Delaware law enforcement support new bail rules for violent offenders
Reform to the state bail system moved further along as law enforcement officers from across Delaware came out to Legislative Hall in full force to support a substitute bail bill.
Nearly a dozen officers from the Wilmington Police Department were in attendance for the introduction of House Substitute 1 for House Bill 39. The legislation was introduced by Rep. Helene Keeley and has received praise from the attorney general’s office and the governor’s office as well as law enforcement agencies across the state.
The legislation was developed after a series of meetings between legislators, the AG's office, the Delaware Bail Association, ACLA and law enforcement in an effort to restructure the way the state handles bail for violent and repeat offenders.
Kathleen Jennings, Delaware state prosecutor, explained that serious offenders are given the option of cash bail and are usually only required to put up a small percentage of that bail to get out.
Under the new legislation, a person who is released on bail for a violent felony and is then re-arrested for a second distinct violent felony, will have their first bail revoked.
“The first bail will be revoked pending a superior court hearing at which the government, the state must prove, by proof positive and presumption great, the same standard for capital cases, for death penalty cases, that the new violent felony occurred,” explained Jennings. “And, if we meet that burden of proof, bail for the first offence is revoked.”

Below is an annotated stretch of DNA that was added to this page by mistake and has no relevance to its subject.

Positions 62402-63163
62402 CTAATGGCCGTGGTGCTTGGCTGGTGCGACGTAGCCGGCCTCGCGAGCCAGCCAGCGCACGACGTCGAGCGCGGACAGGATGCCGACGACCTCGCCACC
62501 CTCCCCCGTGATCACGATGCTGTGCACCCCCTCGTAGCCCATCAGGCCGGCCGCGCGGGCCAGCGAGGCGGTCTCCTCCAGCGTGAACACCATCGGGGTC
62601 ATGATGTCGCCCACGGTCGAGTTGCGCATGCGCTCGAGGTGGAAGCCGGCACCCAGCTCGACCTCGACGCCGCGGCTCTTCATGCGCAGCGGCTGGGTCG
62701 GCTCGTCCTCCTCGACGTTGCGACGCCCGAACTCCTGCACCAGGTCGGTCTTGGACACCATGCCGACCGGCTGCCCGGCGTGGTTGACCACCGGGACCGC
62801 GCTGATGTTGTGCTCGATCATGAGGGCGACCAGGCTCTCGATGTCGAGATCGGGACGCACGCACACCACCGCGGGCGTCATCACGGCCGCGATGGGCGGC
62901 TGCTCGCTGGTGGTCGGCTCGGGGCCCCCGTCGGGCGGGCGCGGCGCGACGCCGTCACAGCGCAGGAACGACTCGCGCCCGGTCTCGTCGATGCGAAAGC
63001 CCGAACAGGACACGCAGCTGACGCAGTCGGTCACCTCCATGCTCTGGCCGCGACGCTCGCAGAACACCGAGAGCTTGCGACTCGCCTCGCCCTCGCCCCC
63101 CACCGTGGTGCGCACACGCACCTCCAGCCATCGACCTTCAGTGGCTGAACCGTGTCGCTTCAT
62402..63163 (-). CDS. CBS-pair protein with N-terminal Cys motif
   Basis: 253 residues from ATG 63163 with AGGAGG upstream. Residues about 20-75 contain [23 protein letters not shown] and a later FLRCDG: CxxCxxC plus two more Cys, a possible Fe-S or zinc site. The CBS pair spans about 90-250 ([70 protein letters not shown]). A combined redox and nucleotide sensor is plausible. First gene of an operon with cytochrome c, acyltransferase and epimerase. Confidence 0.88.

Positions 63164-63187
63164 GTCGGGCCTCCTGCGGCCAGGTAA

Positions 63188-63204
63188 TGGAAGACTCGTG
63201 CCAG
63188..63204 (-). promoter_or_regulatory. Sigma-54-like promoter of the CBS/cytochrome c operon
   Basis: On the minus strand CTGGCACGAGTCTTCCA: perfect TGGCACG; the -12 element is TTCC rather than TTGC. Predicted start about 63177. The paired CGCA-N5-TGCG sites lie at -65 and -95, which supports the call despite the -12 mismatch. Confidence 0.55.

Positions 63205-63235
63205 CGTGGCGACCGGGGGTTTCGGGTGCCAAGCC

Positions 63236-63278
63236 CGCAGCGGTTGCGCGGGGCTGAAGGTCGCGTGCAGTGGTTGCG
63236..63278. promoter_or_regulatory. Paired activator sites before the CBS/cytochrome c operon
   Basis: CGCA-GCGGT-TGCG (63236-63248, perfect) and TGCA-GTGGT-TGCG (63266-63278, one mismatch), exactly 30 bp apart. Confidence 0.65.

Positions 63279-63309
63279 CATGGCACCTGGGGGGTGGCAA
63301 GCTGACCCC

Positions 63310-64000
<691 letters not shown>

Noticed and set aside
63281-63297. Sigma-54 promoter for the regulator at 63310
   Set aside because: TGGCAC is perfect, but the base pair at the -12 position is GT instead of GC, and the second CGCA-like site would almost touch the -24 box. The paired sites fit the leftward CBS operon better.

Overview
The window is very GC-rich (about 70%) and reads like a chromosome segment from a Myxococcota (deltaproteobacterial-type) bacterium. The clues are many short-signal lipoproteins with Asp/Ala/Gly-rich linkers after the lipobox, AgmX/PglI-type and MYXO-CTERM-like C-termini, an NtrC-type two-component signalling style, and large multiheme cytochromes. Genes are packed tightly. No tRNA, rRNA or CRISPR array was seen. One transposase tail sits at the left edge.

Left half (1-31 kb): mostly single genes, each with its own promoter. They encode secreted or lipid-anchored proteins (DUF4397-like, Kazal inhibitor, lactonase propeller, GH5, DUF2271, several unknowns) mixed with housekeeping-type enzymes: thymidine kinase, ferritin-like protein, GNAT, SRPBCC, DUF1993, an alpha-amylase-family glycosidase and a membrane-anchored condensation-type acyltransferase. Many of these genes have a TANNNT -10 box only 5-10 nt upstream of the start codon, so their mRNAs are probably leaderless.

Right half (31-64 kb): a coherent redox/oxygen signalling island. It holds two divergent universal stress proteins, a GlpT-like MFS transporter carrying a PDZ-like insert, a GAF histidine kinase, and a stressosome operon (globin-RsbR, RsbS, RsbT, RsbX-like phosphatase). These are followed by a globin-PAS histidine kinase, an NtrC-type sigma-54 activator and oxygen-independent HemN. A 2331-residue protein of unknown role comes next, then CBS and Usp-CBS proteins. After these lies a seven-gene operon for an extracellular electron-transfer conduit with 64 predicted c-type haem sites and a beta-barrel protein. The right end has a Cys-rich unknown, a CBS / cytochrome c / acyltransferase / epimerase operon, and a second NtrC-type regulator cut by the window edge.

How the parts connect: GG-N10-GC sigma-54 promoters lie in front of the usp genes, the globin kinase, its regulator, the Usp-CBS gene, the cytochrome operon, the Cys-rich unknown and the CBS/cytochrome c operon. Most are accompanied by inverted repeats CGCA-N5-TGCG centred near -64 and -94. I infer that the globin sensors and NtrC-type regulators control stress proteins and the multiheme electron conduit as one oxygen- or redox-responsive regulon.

In Delaware, offenders have the constitutional right to bail so new bail must be set. The new legislation will specify that the new bail must be set at double the original bail.
Another part of the bill is that court must take into consideration “elemental, good common sense factors” when determining bail, according to Jennings.
Some of the factors include whether a firearm was used or possessed during the crime, how many felonies the offender already has and if the offence is considered witness intimidation.
It also requires the offender to show up for the bail hearing in court.
Frank Calhoun, president of the Delaware Fraternal Order of Police, represents 2,400 members of law enforcement in the state and said the legislation will be a big help for officers.
“I’m here today speaking in favor of this legislation,” said Calhoun. “When we get hired, we take an oath to protect the citizens of this entire state and I think its time we think outside the box of traditional policing. It’s time to work with our legislators and our attorney general’s office on legislation to create more pull for us to keep violent offenders in jail.”
The city of Wilmington, which has already experienced an 11% increase in shootings from last year, is one of the state’s most violent areas and Captain Matt Kurten of the Wilmington Police Department said officers see the same names of offenders popping up over and over again. He said the new legislation would cut down on crime from those offenders.
“The offenders, when they’re out on bail, if they’re going to recidivate, they’re not going to be able to stay on the streets for long once they’re placed in custody again. With a bail that’s at least doubled, we can keep them behind bars in jail where they should be,” said Kurten.
The judiciary committee approved a motion to release the legislation from committee.